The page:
Jerry Springer, Blasphemy and the Resurrection of Christ

A few reports in the papers about the legal action being launched by Christian groups against the BBC for broadcasting Jerry Springer the Opera in 2005.

There’s a particularly hilarious comment in the Scotsman from one of these religious activists, the Revd. George Hargreaves:

“The blasphemy in Jerry Springer – The Opera is the image of Jesus in a nappy saying he feels gay. To me that is gratuitously offensive. Given that Jesus is alive, it is possible for him to be libelled, slandered and insulted. This is known as blasphemy and is part of Scots common law. ”

I’m sorry, you want a judge to rule on whether Jesus Christ is alive or not? Good luck with that.

But on a more interesting point, I wondered whether Scottish and English blasphemy laws were different. The difference, it seems, is that in Scottish law an individual must be personally involved in the case for an action to be brought.

The House of Lords Select Committee Report on Religious Offences makes clear that any legal action based on the existing blasphemy laws is likely to be very counter-productive as it will now run against the articles of the Human Rights Act 1998 which support freedom of expression. The end result is likely to be a High Court ruling that the blasphemy laws are incompatible with HRA, leading any conviction, were one to be secured, to be quashed at appeal.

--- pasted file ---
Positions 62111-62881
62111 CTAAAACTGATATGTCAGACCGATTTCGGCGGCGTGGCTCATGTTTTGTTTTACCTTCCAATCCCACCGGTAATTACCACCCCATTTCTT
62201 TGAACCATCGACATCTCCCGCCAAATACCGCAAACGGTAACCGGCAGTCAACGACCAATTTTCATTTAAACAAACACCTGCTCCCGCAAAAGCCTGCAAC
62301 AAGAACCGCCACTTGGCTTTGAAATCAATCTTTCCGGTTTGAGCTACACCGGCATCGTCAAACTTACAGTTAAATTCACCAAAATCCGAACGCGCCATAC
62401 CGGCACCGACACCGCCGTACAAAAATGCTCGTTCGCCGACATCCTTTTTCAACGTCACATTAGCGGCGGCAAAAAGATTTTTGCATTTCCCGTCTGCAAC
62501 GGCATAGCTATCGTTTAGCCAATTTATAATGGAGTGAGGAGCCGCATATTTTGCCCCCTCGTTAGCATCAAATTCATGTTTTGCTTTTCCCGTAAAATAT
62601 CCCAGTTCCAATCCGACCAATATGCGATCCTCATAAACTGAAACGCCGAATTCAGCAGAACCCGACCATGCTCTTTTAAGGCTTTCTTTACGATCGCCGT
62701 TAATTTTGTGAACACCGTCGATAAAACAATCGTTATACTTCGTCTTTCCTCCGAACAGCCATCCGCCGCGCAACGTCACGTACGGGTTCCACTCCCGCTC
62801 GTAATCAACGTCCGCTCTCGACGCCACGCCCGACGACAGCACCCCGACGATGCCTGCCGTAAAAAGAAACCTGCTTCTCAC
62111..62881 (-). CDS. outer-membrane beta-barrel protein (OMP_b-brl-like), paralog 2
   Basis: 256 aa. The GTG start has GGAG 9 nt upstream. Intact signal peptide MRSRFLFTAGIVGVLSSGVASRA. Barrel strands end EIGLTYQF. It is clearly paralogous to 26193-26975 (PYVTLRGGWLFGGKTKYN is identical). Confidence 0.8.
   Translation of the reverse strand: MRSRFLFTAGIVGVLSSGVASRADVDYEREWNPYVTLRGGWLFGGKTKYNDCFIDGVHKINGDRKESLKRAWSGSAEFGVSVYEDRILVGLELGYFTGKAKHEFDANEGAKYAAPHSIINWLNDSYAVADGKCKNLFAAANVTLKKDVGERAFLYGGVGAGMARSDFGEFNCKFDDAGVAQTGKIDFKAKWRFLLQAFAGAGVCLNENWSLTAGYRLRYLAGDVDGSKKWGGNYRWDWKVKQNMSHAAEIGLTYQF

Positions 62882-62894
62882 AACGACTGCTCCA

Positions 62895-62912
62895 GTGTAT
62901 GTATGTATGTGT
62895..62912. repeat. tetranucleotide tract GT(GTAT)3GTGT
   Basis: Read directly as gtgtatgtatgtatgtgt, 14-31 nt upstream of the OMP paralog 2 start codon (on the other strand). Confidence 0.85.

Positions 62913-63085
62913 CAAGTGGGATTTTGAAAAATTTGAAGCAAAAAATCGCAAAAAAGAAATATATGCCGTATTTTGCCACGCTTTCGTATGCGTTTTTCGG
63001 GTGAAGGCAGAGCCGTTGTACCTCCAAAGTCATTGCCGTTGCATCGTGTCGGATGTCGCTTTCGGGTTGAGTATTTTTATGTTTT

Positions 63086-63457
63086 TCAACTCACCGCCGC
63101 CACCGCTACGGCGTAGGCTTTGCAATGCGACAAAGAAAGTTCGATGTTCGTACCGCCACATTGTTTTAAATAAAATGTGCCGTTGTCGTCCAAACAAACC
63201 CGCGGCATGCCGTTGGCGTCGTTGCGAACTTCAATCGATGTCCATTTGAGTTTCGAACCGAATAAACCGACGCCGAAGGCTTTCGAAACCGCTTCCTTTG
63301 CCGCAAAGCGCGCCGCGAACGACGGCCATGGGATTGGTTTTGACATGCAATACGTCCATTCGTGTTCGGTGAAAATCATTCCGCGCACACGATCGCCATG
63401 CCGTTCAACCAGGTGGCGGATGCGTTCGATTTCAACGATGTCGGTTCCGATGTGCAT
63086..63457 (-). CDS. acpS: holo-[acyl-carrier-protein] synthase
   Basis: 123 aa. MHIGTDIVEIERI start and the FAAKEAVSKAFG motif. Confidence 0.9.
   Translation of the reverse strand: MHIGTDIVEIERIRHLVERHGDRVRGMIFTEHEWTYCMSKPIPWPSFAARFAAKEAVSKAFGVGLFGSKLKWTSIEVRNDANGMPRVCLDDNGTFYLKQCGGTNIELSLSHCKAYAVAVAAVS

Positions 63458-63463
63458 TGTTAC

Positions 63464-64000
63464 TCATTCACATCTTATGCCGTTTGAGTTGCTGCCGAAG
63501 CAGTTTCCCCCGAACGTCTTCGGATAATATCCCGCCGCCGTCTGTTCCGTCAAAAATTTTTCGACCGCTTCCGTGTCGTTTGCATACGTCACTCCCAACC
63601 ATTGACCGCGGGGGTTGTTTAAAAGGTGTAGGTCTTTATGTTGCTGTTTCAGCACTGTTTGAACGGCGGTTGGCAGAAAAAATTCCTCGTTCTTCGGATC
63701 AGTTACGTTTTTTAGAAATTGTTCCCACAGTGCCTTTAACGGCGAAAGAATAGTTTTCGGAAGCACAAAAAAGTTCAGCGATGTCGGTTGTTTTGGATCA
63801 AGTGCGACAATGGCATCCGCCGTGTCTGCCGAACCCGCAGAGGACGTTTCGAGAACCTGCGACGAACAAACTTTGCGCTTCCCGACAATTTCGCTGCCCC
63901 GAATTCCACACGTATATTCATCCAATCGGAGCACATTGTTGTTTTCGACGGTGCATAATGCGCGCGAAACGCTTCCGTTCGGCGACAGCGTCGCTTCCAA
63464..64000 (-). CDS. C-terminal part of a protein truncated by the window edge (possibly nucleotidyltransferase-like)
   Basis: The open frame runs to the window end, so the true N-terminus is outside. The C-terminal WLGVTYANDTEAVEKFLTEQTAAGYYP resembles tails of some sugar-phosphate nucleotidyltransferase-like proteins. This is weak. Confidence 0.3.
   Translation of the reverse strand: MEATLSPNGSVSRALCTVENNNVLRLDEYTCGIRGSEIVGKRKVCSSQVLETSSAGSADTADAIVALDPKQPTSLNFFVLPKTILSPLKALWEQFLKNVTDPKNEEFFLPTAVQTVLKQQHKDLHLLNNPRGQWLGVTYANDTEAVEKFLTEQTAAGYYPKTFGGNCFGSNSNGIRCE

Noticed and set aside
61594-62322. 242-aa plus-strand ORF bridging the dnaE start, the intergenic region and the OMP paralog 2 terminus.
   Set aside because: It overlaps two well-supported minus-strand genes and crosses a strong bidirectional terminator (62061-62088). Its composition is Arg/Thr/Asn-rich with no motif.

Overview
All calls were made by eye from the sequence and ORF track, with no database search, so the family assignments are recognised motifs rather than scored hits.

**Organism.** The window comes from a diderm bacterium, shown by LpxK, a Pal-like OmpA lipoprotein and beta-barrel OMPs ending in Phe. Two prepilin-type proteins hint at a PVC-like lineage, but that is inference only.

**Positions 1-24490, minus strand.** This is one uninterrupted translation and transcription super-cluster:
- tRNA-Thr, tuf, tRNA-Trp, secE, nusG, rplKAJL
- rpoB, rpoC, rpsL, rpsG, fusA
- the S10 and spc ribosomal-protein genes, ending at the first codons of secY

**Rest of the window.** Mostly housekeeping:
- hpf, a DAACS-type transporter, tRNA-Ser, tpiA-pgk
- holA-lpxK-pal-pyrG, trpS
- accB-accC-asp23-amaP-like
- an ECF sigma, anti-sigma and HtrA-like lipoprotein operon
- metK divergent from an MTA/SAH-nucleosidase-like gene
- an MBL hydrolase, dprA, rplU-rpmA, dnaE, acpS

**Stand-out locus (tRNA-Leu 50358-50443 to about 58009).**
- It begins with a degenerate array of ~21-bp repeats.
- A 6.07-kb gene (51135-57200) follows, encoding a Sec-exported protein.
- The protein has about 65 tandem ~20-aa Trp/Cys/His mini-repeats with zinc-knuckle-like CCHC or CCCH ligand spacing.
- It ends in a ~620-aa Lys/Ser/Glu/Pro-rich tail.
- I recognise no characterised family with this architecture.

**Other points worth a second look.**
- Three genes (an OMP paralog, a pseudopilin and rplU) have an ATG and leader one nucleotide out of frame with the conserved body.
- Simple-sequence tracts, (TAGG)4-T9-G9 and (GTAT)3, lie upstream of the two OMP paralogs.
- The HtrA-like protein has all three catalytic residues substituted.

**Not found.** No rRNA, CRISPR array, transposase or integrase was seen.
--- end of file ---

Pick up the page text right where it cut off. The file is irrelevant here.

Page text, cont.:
I got most of this info from the House of Lords report, but it does seem to be very vague

“1.  Blasphemy (and blasphemous libel) is a common law offence with an unlimited penalty. The content of the current law is obscure and, from the evidence that the Committee has received, is widely misunderstood.”

Does the 1650 Blasphemy Act constitute part of the content of the current law? Or has this been removed from the statute books?

Published in: on November 25, 2007 at 11:01 am  Leave a Comment  

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